The group of 18 freshman and sophomores are students of Dr. Tom Peters, Assistant Professor in Biology at STLCC, who previously was a postdoc in the Jeffrey Milbrandt laboratory here at Washington University.
The students are part of the SEA-PHAGES (Science Education Alliance-Phage Hunters Advancing Genomics and Evolutionary Science) program. SEA-PHAGES is a Howard Hughes Medical Institute competitive grant that was awarded to only three local schools: Washington University, Webster University and St Louis Community College – Meramec. It is a two-semester, national research-based laboratory course aimed at early-career science students. Dr. Peters team-teaches the course with Dr. Bob Harms, Chair and Full Professor of Biology at STLCC.
Students from over 80 participating U.S. colleges and universities isolate and characterize bacteriophages (viruses that infect bacteria). The viruses are culled from soil from a variety of local environmental sources. Using various microbiological techniques, the students isolate, purify and amplify the viruses in the laboratory.
The morphology of the purified phages is examined using electron microscopy, and the phage DNA is purified and sequenced. Students then use bioinformatics tools to annotate the genome (i.e. assign genes and functions).
The main reason for the trip to Washington University was for the students to use the electron microscope to examine the viruses they had purified. A friend of Dr. Miner, Dr. Peters had some of the students visit the Miner lab while others were using the electron microscope in the lab of Dr. Wandy Beatty, Assistant Professor of Medicine in the Department of Molecular Microbiology.
Dr. Lin showed the students how to culture hybridoma cells and demonstrated frozen tissue sectioning. She enjoyed talking to such a curious and responsive crowd. “They asked a lot of questions and really appreciated seeing how experiments they learned about in class were actually performed in the lab.”
“The students were very excited and interested to see know how we work in the lab,” says Dr. Funk, who showed them how to perform an ELISA and demonstrated live immunostaining/ immunofluorescence visualization of plucked hair follicles. “They were incredibly inquisitive about the applications and diseases we study. It was delightful to share information with such a receptive audience!”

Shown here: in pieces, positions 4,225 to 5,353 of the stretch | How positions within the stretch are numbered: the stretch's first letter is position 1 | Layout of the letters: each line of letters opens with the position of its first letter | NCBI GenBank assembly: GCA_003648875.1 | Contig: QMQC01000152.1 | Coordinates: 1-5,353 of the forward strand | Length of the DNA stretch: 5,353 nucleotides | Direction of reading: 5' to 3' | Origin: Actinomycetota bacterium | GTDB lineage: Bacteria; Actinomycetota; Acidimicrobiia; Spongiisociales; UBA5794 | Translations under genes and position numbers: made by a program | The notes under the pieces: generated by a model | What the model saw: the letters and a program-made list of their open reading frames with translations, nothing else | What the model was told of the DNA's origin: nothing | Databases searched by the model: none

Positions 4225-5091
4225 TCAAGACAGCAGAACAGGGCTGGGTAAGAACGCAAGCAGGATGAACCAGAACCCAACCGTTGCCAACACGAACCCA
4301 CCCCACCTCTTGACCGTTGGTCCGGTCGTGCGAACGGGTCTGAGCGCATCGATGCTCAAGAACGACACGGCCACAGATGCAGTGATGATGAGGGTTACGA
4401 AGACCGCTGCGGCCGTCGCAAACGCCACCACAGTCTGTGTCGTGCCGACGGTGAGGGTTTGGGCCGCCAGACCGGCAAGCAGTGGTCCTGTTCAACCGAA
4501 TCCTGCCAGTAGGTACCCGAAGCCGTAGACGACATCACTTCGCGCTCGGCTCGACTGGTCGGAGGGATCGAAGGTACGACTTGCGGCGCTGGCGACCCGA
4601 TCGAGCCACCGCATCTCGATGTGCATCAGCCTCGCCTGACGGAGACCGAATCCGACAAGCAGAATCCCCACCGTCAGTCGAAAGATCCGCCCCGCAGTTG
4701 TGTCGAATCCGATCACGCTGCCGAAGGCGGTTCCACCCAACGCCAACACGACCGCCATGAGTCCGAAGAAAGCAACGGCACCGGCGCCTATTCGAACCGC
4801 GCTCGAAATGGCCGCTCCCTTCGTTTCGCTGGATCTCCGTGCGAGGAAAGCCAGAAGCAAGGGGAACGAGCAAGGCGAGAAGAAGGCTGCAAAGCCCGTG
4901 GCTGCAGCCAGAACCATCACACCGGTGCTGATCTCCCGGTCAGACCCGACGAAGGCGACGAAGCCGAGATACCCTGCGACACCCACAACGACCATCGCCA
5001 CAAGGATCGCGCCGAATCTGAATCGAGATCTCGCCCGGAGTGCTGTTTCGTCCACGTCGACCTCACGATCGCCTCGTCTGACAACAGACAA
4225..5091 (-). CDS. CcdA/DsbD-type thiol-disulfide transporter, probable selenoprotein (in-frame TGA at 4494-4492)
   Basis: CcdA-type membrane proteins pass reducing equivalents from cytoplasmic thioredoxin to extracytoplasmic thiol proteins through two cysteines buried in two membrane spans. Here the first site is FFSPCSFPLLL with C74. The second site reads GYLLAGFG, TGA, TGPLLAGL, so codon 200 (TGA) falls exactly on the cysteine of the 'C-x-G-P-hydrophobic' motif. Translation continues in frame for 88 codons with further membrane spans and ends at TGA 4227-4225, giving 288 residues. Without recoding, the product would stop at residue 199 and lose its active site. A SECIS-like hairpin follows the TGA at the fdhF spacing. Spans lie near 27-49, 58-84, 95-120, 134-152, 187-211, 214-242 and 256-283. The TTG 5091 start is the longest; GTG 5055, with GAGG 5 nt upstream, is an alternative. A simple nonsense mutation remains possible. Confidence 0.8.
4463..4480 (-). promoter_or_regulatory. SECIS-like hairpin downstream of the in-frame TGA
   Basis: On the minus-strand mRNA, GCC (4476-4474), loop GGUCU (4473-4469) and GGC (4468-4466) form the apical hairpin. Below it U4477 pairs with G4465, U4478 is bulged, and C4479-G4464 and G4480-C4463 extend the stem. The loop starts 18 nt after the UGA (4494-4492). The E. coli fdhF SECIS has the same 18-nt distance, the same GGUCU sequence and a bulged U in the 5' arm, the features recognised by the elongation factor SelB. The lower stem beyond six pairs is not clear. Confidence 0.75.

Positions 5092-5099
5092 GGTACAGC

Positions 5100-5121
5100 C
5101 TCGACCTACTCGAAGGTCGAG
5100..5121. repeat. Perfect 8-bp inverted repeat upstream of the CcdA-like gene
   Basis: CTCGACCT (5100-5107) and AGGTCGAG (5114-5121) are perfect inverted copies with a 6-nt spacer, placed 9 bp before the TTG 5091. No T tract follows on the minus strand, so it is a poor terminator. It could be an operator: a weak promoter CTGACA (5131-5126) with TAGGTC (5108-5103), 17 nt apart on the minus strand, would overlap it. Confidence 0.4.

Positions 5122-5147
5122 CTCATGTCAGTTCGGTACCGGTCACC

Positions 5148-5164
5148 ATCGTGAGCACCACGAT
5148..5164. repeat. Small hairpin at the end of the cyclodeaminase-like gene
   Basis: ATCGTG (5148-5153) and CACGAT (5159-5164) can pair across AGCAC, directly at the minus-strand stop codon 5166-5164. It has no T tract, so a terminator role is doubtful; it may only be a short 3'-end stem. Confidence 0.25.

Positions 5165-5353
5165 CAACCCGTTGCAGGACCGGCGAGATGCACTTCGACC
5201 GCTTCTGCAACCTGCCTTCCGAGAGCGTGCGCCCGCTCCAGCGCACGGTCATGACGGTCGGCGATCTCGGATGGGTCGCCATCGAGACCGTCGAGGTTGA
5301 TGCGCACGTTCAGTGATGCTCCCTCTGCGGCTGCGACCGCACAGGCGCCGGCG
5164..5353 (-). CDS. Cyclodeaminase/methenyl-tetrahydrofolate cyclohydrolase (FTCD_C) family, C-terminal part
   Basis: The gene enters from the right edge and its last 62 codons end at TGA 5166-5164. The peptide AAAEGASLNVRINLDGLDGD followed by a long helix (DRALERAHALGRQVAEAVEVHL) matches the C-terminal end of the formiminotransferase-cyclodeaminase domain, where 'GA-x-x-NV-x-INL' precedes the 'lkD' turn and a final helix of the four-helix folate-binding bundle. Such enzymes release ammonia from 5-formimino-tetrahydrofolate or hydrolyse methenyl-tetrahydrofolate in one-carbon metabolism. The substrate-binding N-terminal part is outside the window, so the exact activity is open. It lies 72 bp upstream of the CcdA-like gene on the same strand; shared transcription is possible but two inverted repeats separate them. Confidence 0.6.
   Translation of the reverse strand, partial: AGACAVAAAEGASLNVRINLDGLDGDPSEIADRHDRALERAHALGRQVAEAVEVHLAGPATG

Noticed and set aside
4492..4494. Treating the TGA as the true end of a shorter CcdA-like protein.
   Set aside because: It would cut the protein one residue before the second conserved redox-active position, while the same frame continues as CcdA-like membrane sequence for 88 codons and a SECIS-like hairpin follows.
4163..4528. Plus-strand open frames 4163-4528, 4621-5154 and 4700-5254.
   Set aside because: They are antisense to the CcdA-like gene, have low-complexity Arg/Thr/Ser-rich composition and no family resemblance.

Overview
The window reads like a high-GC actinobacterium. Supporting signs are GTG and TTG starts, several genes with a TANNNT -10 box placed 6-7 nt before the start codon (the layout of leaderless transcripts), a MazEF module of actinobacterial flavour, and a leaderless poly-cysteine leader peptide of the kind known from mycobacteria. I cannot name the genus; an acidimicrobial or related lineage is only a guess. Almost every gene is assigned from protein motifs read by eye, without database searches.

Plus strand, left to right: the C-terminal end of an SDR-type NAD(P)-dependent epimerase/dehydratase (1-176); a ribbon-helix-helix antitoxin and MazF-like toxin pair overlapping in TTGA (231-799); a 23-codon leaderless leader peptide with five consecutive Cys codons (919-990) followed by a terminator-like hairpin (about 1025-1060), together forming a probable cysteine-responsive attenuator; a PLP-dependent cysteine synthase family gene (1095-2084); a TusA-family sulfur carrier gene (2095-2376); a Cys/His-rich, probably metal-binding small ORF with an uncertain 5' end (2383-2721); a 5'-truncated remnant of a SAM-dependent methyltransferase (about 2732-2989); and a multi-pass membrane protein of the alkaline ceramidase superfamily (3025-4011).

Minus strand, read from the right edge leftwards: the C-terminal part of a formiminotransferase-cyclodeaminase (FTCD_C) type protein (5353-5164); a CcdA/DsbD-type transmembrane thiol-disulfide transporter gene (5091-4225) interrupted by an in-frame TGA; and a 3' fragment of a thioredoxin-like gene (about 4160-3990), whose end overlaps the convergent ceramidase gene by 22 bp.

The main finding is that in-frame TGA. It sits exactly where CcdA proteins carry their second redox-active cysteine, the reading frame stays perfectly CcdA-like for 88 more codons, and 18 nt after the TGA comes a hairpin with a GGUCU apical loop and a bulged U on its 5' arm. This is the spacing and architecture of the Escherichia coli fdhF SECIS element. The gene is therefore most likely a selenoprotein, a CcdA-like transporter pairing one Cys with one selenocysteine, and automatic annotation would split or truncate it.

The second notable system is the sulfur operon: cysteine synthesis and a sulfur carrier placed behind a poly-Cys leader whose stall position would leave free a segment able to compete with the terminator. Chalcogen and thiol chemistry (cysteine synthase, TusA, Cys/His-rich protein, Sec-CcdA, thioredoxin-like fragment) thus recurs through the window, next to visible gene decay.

The students observed the expression of fluorescent actin in podocytes in a demonstration by Dr. Suleiman. “They were enthusiastic about the techniques used for imaging, such as the various fluorescent proteins that help us image cultured cells using the confocal microscope.”
The students seemed to enjoy the demonstrations, as well. Uthman Oyebamiji, Clinical Diagnostics major at Meramec, said, “It was great to see what we’ve been learning about in class applied in the lab.” Ahmed Baqalaql, who is majoring in Biomedical Engineering, said “It’s amazing!”
Co-teacher of the course, Dr. Harms, says, “Our students were able to see the microscopic bacteriophage they isolated and purified over the last 12 weeks of school from soils around our campus. Through our EM photos, we identified many new myoviridae and siphoviridae. An opportunity for this collaboration with our community college students opens up so many possibilities for their futures as biology majors.”
Dr. Peters was pleased that his students had a chance to visit the Miner lab. “Our community college biology majors had the incredible opportunity to see how what they read and study applies to real life in Dr. Miner’s renal lab. Having students tour through a real medical research facility and see what their early studies could lead to is priceless and incredibly appreciated. We look forward to further collaboration between schools in St Louis that offer this SEA-PHAGES work with Howard Hughes Medical Institute.”